With respect to the statistics, I'm holding the Transportation Safety Board of Canada's report.
They say that there has been a significant downward trend in accident rates, the number of accidents per 100,000 flying hours, in the last decade, from 7.0 in 2002 to 5.7 in 2011. That's the last 10-year period they report on. We'll wait and see what the updates are.
It's one thing to selectively cherry-pick a couple of statistics, but even the accident rates in 2013 are lower than 2004, 2005, 2006, 2007, 2008, 2009, 2010, and I could go on, Chair.
To get back to our witnesses and the matter at hand today, one of the reasons we asked Transport officials to return is that in response to several reports of the Auditor General, Transport Canada has made very specific commitments associated with very specific timelines on how they will respond. These commitments were in response to the Auditor General's reports in 2008 and 2012 on aviation, to the 2011 report from the Commissioner of the Environment and Sustainable Development, and most recently to the Auditor General’s report on rail sector in his 2013 report. This committee shares the consensus that it should be a point of accountability to ensure that Transport Canada, in fact, is meeting its obligations that it stated in the report and that there's no slippage on the part of Transport Canada officials.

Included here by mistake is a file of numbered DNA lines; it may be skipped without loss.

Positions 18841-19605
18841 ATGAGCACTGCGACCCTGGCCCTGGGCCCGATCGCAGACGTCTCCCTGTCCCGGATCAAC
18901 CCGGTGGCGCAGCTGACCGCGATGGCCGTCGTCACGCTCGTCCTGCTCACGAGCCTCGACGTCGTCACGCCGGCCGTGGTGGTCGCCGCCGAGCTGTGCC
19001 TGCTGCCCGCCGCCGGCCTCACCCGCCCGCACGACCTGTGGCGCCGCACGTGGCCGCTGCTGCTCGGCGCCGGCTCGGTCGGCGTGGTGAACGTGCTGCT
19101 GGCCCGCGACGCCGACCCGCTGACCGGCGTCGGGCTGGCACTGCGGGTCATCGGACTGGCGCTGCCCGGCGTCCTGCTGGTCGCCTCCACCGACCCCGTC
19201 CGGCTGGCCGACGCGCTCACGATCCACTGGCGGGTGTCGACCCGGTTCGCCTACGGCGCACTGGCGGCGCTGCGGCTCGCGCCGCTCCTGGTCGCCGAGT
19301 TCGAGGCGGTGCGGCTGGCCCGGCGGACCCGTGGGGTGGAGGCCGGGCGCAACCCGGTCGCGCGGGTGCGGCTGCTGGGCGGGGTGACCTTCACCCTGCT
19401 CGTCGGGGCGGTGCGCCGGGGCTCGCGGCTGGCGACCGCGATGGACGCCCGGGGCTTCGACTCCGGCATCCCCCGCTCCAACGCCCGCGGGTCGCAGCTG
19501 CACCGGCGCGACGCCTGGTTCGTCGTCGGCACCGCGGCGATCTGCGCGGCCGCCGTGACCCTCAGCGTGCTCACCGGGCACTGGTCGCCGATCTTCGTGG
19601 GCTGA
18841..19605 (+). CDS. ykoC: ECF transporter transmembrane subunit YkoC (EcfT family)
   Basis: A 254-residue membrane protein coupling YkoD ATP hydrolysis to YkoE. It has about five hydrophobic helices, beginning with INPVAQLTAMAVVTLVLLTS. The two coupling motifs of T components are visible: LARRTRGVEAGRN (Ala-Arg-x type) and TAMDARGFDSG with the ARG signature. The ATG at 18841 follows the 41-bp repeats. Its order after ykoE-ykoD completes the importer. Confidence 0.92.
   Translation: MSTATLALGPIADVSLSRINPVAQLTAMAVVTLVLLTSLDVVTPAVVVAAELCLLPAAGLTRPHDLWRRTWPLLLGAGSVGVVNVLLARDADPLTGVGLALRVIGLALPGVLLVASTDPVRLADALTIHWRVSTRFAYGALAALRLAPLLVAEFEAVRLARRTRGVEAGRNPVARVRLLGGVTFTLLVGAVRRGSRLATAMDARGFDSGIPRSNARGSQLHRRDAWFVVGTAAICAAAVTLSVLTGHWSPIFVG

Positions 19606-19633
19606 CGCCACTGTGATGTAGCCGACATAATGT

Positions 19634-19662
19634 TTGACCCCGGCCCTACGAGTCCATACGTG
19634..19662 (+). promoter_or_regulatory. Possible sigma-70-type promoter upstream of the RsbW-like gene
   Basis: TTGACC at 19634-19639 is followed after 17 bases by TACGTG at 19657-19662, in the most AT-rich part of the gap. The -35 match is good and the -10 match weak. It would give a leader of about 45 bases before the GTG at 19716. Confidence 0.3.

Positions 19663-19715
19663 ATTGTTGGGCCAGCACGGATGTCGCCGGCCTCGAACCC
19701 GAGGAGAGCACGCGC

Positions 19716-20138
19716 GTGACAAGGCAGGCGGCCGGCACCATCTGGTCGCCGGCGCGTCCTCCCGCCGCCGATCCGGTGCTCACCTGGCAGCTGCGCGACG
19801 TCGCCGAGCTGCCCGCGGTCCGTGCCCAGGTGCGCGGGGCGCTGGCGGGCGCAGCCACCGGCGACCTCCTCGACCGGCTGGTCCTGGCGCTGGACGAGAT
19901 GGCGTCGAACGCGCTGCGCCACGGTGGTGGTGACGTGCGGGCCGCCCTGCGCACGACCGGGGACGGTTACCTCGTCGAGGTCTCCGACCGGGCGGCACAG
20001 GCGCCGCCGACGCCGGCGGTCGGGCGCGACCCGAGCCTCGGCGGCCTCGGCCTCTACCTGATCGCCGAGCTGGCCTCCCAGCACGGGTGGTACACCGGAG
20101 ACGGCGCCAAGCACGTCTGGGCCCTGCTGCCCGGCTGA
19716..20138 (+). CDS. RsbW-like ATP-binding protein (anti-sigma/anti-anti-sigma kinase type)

Now to the reports. In the 2008 report of the Auditor General of Canada, chapter 3, “Oversight of Air Transportation Safety”, I'm looking at the appendix, and there are nine recommendations. How many of those have been fulfilled by Transport Canada officials?